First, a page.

No Team Had Ever Succeeded. Until Today.

This event is not about flying radio-controlled aircraft; plenty of hobbyists do that every weekend. It’s about pulling together complex systems to solve a daunting technical problem spec’d out by SAE International.

Fly a lightweight plane. Carry a payload 40% heavier than the aircraft itself. Measure altitude. Gather data. Transmit live video to ground controllers. Drop simulated food and medical supplies from a minimum height of 100 ft to areas hit by natural disaster, and return to base intact.

This challenge was laid out two years ago and no team succeeded in every task. Many flew, some couldn’t handle high winds. Others, including our friends at St Louis University, argued with trees and lost. Just today the Billikens’ plane found the biggest tree in the area, and left it decorated like a Christmas tree, festooned with shiny monocote and metal shards. Up pretty high, too……..

A tiny handful dropped their payload but missed the drop zone. Last year one bird dropped its humanitarian payload but failed post-flight certification. Not today.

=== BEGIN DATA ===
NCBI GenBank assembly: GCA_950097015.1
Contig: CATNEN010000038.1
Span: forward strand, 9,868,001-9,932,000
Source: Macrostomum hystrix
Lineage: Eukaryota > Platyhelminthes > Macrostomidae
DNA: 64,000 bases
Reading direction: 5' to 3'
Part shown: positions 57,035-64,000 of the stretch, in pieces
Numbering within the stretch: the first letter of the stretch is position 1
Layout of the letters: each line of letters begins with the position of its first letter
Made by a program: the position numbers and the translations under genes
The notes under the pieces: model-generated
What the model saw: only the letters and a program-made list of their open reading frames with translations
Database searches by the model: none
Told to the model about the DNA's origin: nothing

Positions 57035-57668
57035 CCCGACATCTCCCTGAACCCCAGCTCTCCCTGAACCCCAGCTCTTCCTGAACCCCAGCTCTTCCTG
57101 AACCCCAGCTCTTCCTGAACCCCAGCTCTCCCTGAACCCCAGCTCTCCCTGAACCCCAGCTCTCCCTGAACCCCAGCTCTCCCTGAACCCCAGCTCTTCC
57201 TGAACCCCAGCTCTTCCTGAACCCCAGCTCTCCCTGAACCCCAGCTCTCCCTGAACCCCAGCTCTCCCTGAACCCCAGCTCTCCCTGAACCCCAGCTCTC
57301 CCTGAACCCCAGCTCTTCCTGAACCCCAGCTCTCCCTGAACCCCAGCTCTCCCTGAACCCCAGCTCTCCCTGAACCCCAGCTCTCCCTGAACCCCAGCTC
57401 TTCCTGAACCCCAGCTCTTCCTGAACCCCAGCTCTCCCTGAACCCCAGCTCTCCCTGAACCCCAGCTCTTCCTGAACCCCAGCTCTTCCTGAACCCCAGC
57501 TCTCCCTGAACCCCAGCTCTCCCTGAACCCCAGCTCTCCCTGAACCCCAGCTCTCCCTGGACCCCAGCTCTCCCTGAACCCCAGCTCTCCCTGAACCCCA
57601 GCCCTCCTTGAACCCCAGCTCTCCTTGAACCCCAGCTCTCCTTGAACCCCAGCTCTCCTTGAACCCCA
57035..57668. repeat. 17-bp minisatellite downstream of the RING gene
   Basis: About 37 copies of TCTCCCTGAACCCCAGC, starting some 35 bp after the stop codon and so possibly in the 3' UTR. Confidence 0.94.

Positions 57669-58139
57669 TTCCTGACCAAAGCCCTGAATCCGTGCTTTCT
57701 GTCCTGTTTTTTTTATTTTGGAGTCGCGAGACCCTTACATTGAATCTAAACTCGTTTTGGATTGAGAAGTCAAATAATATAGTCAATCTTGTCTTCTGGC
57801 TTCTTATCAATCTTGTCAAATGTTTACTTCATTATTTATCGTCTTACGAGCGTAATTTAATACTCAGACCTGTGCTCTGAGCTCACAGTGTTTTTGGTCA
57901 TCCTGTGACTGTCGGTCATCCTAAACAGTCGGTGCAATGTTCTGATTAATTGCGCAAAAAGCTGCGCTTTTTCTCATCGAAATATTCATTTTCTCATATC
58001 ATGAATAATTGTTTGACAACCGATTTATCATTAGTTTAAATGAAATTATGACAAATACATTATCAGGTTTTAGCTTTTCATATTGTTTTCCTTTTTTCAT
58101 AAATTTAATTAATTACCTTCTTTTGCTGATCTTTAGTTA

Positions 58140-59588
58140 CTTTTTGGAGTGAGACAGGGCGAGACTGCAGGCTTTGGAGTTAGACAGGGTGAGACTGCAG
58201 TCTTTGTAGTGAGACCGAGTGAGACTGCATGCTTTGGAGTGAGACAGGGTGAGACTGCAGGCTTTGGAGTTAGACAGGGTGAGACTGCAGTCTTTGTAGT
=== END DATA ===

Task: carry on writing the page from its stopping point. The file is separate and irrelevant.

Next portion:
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Plane B, S&T’s back-up bird, flew just two drop-zone missions. The first released the aid package but missed the designated disaster site by about 15 feet. Sortie #2, launched just as field operations were about to end for the day, was quite a different story. Pilot Kelly O’Connor brought #217 closer to the main runway and from just three feet higher than the required 100’ altitude, plunked the bag 22 feet, 11 inches from perfection, well within the 50’ drop radius.

John Schaeffer says “tonight we’ll change our strategy. Our drop score moved us from 8th place to 4th, and want to boost our score multiplier even higher by moving the center of gravity back. That will relieve up to a pound of weight on the wing, help with takeoff performance and allow us to carry more static payload.”